Album: Corporate Sting
Blurb: Picking up where the band’s debut left off, this duo featuring two staples of the Chicago industrial/rock scene is as lyrically irreverent and as sonically malignant as ever, with no signs of slowing down!
In less than two years, the duo of Chris Connelly and Jason Novak – collectively known as Cocksure – has risen through the ranks of the underground music scene, drawing on their illustrious histories – and indeed, that of the scene as a whole – to create a sound that has captivated many in search of the spiritual succession of the bygone days of the WaxTrax! era. Focusing on the raw elements of rhythm and bass, with a fair helping of the noisier aspects of heavy electronic and industrial, and topped off by Connelly’s acerbic voice and raunchy lyrics, Cocksure’s music has been a rallying cry for those yearning for the freely gritty and experimental yet stylish sound of the ‘90s, filtered through modern production and technology. After two EPs, the full-length TVMALSV debut, and numerous performances around the U.S., with plans to appear at ColdWaves IV and InFest, it seems as though nothing can stop Cocksure… and the band aims to carry this momentum forward as proven by this second album, Corporate Sting.
Kicking into high gear right from the get-go, “Porno Drones” hits hard and fast with caustic bass, rapid-fire beats and vocals, evoking a vibe akin to ‘90s hip-hop, albeit without the superficiality and plenty more distortion. Between this and the following track, “Severance Package,” with its reiterations of the album title in the chorus, Corporate Sting seems to take a much more focused stab at rampant corporatism and materialism, the latter song’s strutting and strident beat amid waves of slithery synths and call-and-response verses immediately sets it as one of the album’s highest marks. As on the previous album, the use of samples as textural and rhythmic devices is immediately identifiable, particularly in a track like “O.C.D. Got Game!,” the grating and overdriven bass noise meshing well with the stuttering gated beats and electronic stabs almost bearing a semblance to a brass section like one might hear in a song like Front 242’s “Quite Unusual,” and the metallic loops that underscore “Mighty Mouse” lend to the song’s tribal cadence, its tempo more ominous in its slower pace, though not lacking in Connelly’s lyrical wit as he mimics a glitchy repetition at the tail end of each stanza of the chorus. As on TVMALSV, there is a juxtaposition of faster paced songs like “Razor Invader” and “Cold Dick” with their penetrating breakbeats and menacing bass and lyric hooks with the slower, more haunting atmosphere of a track like “Kollider Scope,” its shrieking pads and crumbling percussive squelches making for one of the album’s more dissonant moments. Also airing on the slower side of things is a rather brilliant cover of Severed Head’s EBM classic “Harold and Cindy Hospital,” the instantly recognizable bass line given that Cocksure touch with liberal amounts of distorted touchups, the ascending melodic second half taking the lush beauty of the original into a strangely gothic territory with a shrill tone that takes a moment to get used to, but plays well with Connelly’s vocal treatments. “Hi Talez” ends the album with an almost cinematic flair as feedback and slow pumping beats build to a crescendo of thrashing rhythms that never lets up until the end, Connelly’s lyrics of overindulgence in sex, alcohol, drugs, and cigarettes topped off by shouts of “¡Arriba!” recalling the more irreverent moments of Revolting Cocks.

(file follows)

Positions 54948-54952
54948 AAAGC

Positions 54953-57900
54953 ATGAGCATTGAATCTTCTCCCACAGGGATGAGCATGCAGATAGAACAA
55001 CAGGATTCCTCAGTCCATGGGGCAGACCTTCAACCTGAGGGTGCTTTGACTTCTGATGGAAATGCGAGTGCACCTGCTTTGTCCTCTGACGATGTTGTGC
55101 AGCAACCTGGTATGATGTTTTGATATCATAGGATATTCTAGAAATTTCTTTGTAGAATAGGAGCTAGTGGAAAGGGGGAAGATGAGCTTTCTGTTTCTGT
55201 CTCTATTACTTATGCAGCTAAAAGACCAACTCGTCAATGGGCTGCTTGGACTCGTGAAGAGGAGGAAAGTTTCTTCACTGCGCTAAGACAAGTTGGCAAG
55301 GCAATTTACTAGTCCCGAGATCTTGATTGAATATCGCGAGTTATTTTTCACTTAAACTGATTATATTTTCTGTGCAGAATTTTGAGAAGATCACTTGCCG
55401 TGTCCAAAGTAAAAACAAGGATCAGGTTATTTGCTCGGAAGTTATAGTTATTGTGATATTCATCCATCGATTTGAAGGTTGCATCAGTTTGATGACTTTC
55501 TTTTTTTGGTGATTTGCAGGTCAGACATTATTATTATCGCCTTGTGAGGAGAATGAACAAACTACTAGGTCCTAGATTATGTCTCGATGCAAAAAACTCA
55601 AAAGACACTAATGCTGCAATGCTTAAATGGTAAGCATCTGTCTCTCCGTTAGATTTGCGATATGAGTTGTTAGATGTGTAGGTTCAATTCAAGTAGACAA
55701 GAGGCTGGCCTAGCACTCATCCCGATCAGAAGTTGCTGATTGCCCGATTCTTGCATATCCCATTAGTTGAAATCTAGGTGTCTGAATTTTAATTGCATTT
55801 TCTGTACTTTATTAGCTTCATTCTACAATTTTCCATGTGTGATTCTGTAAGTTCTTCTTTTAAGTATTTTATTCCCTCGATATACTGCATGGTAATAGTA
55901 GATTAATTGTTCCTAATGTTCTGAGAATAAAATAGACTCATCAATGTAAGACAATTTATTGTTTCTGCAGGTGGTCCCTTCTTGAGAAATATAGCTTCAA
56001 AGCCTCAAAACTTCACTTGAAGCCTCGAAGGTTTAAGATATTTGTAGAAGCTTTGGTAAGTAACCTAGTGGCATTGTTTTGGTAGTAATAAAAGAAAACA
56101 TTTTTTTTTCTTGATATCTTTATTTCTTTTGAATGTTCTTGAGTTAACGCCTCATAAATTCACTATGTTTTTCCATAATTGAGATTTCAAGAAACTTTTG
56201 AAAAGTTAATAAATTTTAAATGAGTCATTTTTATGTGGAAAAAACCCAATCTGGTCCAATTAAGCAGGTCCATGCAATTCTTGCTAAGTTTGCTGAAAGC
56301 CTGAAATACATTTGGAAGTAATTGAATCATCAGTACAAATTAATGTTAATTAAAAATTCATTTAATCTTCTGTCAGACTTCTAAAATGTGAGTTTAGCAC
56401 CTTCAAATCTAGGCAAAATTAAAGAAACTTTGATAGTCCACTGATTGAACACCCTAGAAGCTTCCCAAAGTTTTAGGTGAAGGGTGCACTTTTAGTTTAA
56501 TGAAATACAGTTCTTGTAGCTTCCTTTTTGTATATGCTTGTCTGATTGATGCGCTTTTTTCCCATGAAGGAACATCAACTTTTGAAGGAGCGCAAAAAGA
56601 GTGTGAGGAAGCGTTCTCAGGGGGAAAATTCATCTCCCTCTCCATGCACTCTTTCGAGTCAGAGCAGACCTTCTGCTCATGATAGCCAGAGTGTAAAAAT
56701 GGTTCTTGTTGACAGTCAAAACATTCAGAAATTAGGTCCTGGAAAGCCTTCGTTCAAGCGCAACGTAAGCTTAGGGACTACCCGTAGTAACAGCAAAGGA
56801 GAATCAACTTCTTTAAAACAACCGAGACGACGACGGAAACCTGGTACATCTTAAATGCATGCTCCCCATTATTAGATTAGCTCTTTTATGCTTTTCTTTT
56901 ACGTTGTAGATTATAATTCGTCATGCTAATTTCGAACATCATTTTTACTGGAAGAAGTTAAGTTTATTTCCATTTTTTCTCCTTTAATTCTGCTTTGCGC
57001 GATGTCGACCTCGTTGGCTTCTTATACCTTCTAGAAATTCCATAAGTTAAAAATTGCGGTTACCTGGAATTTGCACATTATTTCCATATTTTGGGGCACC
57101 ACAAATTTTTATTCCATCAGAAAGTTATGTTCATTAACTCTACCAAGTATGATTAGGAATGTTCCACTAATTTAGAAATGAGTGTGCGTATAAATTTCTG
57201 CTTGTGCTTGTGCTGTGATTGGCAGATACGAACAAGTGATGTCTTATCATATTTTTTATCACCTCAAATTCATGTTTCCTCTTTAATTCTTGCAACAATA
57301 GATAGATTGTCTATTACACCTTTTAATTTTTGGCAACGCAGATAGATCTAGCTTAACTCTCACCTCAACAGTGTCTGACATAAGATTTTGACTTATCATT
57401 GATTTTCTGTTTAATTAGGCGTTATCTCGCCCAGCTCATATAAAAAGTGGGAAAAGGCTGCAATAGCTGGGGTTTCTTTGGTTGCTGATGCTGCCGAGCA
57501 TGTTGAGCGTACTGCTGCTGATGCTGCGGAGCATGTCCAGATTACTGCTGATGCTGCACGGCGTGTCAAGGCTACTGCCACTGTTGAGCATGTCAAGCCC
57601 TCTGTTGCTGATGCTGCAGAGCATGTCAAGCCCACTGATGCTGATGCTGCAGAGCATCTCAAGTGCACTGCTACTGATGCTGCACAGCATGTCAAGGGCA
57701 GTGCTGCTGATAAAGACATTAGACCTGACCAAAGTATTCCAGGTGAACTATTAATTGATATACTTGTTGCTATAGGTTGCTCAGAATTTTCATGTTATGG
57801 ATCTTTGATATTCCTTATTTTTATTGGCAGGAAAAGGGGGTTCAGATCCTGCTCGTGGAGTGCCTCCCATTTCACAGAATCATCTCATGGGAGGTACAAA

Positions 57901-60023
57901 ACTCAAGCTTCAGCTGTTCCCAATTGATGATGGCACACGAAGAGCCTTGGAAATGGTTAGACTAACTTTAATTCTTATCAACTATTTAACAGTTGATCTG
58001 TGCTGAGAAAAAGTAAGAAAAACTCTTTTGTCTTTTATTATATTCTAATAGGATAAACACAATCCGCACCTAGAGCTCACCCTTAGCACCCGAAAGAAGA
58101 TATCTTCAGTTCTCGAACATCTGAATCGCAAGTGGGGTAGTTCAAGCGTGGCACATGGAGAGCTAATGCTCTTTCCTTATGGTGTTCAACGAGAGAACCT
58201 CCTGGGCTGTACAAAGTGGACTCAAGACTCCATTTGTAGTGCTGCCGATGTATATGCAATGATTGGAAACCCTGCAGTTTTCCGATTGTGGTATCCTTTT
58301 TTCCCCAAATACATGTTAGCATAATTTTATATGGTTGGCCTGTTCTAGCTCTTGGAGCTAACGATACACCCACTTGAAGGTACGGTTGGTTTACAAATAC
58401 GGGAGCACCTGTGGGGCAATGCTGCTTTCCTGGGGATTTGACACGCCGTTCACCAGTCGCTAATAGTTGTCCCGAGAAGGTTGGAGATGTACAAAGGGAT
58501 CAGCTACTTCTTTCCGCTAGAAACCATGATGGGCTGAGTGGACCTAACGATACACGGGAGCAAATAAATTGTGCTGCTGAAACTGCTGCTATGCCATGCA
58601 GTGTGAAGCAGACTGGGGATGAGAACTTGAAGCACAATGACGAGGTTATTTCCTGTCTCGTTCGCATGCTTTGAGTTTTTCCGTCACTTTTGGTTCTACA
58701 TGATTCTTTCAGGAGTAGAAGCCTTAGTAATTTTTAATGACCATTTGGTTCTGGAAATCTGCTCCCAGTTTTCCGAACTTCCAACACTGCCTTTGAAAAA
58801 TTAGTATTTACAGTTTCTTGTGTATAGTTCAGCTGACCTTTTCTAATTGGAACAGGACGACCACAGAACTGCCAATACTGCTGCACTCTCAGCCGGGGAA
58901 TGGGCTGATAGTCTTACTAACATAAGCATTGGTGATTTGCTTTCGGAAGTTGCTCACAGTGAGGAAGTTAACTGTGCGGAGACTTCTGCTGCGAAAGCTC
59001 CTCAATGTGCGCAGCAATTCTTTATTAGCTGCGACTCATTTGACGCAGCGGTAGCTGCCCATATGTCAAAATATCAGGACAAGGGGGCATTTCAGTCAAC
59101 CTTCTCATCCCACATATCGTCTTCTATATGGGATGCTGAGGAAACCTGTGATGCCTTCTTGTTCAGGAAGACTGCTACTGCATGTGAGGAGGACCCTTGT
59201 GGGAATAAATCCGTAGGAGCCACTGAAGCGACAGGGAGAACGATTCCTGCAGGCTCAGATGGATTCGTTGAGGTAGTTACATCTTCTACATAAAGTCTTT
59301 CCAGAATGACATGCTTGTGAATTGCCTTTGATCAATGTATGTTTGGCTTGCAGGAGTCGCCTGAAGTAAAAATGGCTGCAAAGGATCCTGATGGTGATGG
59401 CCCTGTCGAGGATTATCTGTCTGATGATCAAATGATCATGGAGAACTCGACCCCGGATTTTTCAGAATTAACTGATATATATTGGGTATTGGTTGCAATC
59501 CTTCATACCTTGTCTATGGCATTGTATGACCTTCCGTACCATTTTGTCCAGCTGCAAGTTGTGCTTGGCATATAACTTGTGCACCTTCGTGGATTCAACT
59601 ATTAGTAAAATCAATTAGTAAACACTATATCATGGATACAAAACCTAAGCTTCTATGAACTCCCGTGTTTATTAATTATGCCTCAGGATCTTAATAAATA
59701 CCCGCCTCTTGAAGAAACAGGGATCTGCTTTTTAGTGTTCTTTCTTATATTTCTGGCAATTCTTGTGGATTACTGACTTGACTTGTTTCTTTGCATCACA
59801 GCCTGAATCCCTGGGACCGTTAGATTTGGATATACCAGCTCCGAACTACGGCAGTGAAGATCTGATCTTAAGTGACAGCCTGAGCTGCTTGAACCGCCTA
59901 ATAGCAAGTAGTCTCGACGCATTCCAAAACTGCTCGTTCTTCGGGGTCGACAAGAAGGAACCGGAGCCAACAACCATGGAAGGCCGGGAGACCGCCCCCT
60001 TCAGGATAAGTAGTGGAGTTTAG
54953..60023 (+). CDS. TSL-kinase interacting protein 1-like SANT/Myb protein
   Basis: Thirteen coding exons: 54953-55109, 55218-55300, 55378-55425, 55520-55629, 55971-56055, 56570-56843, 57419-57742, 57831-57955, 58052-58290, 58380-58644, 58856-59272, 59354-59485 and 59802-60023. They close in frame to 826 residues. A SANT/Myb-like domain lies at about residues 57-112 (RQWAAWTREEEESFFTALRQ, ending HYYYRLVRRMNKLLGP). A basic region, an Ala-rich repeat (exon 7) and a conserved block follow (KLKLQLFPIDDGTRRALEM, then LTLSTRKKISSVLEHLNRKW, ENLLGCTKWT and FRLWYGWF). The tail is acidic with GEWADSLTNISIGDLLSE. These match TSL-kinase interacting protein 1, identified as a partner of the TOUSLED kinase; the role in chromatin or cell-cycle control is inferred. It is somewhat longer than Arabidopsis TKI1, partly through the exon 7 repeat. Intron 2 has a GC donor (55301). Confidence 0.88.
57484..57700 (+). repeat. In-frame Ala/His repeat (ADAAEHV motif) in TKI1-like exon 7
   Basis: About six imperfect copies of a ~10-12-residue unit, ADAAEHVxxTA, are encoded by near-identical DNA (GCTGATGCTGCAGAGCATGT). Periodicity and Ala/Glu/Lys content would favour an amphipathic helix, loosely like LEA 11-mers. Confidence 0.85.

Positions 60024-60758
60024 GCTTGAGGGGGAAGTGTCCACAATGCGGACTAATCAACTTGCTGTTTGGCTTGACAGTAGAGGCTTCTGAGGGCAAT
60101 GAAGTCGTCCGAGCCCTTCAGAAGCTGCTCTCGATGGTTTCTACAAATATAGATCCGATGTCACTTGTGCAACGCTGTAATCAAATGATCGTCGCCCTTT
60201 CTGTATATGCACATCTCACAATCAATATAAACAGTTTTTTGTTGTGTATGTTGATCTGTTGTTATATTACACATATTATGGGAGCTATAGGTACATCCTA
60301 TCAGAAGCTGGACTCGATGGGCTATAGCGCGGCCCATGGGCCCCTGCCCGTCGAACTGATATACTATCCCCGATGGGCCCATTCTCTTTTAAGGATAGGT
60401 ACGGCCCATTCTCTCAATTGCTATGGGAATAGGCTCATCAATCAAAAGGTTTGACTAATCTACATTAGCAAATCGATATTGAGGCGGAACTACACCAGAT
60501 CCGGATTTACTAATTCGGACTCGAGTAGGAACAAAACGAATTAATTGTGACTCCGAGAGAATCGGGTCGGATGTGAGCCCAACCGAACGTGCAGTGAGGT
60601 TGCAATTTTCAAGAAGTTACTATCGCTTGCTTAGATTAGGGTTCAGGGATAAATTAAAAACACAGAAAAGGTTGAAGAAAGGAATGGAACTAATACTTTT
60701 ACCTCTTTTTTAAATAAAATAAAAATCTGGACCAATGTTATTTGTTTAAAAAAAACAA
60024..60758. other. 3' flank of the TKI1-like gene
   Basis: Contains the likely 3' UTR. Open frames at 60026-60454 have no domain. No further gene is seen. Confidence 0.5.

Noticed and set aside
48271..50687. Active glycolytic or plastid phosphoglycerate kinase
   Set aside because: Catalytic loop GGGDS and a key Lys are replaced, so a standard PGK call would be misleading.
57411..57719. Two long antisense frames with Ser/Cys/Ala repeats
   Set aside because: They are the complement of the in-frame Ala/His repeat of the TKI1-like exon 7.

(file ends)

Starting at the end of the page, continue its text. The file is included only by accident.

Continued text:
Corporate Sting picks up right where TVMALSV left off, full of self-referential and irascible humor that pays homage to its influences as much as it pokes fun at… everything else. Traces of Acumen Nation and Revolting Cocks are simply unavoidable given Novak’s and Connelly’s histories, but on this album, the collective sound has been strengthened to give Cocksure an even more individual flavor to allow the band to stand on its own with each progressive release. Playing by no rules but their own, Corporate Sting is no sophomore slump and shows that as far as what Cocksure has to offer, this is only the beginning.
Website, Facebook, Bandcamp
Website, MySpace, Facebook, Twitter, Bandcamp
Website, MySpace, Facebook
Storming the Base CD
Storming the Base Vinyl
Ilker Yücel (Ilker81x)